Customer Service and the iPad Effect

Ann All
Slide Show

11 Best Practices for Online Chat Sales and Customer Service

Online chat is gaining attention as an effective customer service delivery method.

Earlier today I wrote about tablets' potential impact on mobile e-commerce, noting that Forrester Research analysts are among those who think tablets could drive a big increase in shopping from mobile devices. I cited a New York Times article that contained what I thought was an interesting point: In their focus on enabling consumers to make purchases via mobile devices, retailers are missing out on an opportunity to use tablets and other gear to improve in-store customer service.

 

In the article, Forrester Research analyst Sucharita Mulpuru says, "The opportunity to arm store associates with instantaneous information and richer payment acceptance capabilities may be the most compelling reason for retailers to invest in mobile." However, she adds, "Most companies view mobile as a channel that is primarily about completing sales through a mobile site."

 

A little over a month ago, I wrote about Home Depot's deployment of 30,000 First Phone multi-functional mobile devices that are proving more popular than self-service checkouts with consumers and also serve as inventory takers and walkie-talkies. Thus, employees are free to roam stores assisting folks when not using them to check customers out. I think this is exactly the kind of scenario Mulpuru was referring to in her interview with the Times.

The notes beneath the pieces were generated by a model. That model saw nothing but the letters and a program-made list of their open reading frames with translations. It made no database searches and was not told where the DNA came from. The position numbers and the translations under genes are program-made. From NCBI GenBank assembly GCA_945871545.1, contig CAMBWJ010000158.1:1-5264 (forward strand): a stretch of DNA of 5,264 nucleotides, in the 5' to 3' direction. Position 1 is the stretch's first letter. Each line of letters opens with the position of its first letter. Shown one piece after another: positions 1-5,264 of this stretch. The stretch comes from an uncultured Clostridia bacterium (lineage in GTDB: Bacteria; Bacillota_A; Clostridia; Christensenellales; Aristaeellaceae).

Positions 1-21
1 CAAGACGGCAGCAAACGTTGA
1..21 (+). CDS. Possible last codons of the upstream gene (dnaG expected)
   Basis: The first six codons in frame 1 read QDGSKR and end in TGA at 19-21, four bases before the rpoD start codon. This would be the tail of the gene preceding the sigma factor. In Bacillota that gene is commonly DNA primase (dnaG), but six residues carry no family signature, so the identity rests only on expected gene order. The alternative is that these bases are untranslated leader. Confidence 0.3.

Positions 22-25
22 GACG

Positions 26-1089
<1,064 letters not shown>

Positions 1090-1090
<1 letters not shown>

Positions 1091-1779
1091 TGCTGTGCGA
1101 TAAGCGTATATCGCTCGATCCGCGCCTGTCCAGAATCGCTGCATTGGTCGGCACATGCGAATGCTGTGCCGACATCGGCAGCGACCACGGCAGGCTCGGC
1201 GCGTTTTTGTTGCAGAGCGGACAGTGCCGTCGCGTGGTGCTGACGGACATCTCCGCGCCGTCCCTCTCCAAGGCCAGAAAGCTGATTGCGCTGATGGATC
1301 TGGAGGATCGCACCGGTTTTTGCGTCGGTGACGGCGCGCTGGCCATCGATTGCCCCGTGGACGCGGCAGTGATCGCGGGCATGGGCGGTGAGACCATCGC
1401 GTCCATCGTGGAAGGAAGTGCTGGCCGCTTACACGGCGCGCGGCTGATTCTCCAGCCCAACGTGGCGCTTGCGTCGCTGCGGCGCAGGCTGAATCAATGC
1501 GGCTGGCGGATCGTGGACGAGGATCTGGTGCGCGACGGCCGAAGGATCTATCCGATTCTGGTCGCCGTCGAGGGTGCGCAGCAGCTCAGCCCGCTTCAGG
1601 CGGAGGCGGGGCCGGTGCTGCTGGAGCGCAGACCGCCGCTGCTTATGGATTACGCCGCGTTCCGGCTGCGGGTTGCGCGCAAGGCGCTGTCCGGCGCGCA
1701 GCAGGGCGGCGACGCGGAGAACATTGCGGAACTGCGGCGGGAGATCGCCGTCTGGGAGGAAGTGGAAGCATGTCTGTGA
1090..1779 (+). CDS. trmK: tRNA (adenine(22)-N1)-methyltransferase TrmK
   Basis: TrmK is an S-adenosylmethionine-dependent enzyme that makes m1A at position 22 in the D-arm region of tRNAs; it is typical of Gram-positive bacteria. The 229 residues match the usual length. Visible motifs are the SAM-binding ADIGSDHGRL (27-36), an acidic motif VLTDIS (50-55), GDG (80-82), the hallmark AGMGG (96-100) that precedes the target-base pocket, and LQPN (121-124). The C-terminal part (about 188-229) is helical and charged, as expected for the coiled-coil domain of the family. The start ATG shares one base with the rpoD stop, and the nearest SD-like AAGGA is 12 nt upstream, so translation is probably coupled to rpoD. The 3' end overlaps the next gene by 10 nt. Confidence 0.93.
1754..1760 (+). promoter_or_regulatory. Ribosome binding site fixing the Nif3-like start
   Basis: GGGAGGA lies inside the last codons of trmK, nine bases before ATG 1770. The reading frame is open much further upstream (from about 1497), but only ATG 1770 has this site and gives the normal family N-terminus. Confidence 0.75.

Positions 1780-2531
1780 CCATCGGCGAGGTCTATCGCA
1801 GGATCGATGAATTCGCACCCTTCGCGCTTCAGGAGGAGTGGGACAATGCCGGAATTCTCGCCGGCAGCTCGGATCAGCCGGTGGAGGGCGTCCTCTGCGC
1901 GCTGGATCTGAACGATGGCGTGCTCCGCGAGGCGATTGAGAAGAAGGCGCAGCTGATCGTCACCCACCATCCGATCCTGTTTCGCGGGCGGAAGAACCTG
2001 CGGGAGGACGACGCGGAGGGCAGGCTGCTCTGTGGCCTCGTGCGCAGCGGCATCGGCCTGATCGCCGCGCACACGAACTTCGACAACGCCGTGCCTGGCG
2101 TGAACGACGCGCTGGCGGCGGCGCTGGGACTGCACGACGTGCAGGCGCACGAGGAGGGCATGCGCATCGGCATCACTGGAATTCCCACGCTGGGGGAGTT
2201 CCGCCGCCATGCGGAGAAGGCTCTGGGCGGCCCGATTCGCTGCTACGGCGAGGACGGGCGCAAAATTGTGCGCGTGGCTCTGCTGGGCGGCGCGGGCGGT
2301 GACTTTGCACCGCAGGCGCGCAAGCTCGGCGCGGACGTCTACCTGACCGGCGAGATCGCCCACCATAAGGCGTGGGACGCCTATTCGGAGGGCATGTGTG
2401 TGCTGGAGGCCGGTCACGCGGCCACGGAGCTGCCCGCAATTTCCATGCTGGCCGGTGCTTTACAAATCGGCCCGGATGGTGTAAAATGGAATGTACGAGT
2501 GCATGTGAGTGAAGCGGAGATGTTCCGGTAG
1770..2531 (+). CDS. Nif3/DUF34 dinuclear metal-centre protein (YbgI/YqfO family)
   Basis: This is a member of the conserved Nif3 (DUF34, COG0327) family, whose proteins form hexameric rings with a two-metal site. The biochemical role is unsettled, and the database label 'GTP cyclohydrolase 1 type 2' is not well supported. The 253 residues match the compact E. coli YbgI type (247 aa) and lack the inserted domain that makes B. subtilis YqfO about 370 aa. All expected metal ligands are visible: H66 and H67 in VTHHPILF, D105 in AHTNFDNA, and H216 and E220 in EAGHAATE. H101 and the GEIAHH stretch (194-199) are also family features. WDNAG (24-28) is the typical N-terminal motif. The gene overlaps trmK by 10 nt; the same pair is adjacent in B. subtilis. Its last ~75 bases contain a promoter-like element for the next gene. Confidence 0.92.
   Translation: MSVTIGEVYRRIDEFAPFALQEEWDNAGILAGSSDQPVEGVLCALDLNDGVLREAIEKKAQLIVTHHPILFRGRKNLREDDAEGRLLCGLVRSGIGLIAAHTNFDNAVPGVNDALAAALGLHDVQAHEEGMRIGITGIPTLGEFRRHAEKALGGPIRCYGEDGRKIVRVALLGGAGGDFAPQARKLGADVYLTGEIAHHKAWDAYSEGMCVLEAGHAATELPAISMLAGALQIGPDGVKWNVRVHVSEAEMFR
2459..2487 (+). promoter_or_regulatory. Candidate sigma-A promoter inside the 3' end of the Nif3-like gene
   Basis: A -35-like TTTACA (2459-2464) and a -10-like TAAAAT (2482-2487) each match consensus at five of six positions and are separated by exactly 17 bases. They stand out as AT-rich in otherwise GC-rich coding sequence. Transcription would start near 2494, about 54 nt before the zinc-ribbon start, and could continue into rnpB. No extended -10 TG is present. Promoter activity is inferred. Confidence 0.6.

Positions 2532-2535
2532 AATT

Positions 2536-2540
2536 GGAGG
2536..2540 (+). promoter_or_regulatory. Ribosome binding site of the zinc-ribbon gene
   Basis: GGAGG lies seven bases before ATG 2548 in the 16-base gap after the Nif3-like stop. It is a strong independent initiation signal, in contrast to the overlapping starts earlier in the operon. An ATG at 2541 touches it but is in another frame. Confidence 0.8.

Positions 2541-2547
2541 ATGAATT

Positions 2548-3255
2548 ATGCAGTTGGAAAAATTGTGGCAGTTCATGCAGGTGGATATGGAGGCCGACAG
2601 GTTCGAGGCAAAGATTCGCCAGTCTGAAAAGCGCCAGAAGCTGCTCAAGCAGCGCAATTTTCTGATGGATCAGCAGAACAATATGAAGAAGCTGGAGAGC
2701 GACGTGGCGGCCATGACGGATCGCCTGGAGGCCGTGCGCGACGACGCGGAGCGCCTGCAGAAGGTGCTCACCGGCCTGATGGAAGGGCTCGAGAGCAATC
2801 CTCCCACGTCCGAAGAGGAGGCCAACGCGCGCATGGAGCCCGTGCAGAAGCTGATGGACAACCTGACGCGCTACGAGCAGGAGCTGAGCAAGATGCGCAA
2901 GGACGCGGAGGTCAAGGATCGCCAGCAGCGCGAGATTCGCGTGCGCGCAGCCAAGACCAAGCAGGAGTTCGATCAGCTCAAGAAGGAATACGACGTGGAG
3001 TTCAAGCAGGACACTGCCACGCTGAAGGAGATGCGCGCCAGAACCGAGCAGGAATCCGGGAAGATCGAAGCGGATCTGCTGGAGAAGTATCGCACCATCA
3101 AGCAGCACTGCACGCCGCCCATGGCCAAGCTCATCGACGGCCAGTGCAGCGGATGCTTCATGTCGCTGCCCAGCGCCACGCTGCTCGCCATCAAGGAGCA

Though I use them regularly, I've never been a big fan of self-service checkouts. And apparently I'm not alone, judging by some grocery chains' decisions to phase out self-service checkouts. According to Storefront Backtalk, Albertson's is pulling self-service checkouts from some of its stores and Kroger is considering it because customers don't find them as service-oriented as traditional checkout lanes.

 

I like the idea of dispatching employees armed with iPads or other devices to help customers wherever needed in stores, and to go ahead and complete their purchases for them if desired. It's potentially even more powerful if companies load the devices with process knowledge such as how to handle returns. Carphone Warehouse's award-winning deployment of business process management software is a great example of how this can work.

 

This is a far more customer-friendly experience than an idea tested by Staples a few years ago in which customers could connect with remote operators via kiosks with videoconferencing technology. After all, sometimes customers just want a real, live person to help them out and certain transactions require a human element.


Some companies already get this. In an earlier post on iPads and customer empowerment, I cited a story about Mercedes-Benz Financial, which created an application that lets dealerships begin the credit-application process while customers are standing near a vehicle.



Add Comment      Leave a comment on this blog post
Jul 25, 2011 5:58 AM Dennis D. McDonald Dennis D. McDonald  says:

While I agree completely with the ideas presented here, this is also a double edged sword. We're not just giving floor-walking staff more information, we're fundamentally changing the processes that they and customers have learned to use. Customers may want more than just an easy checkout from any point in the store; some will also need consulting-type advice, and the employee will need to be ready to provide it in a convincing way.

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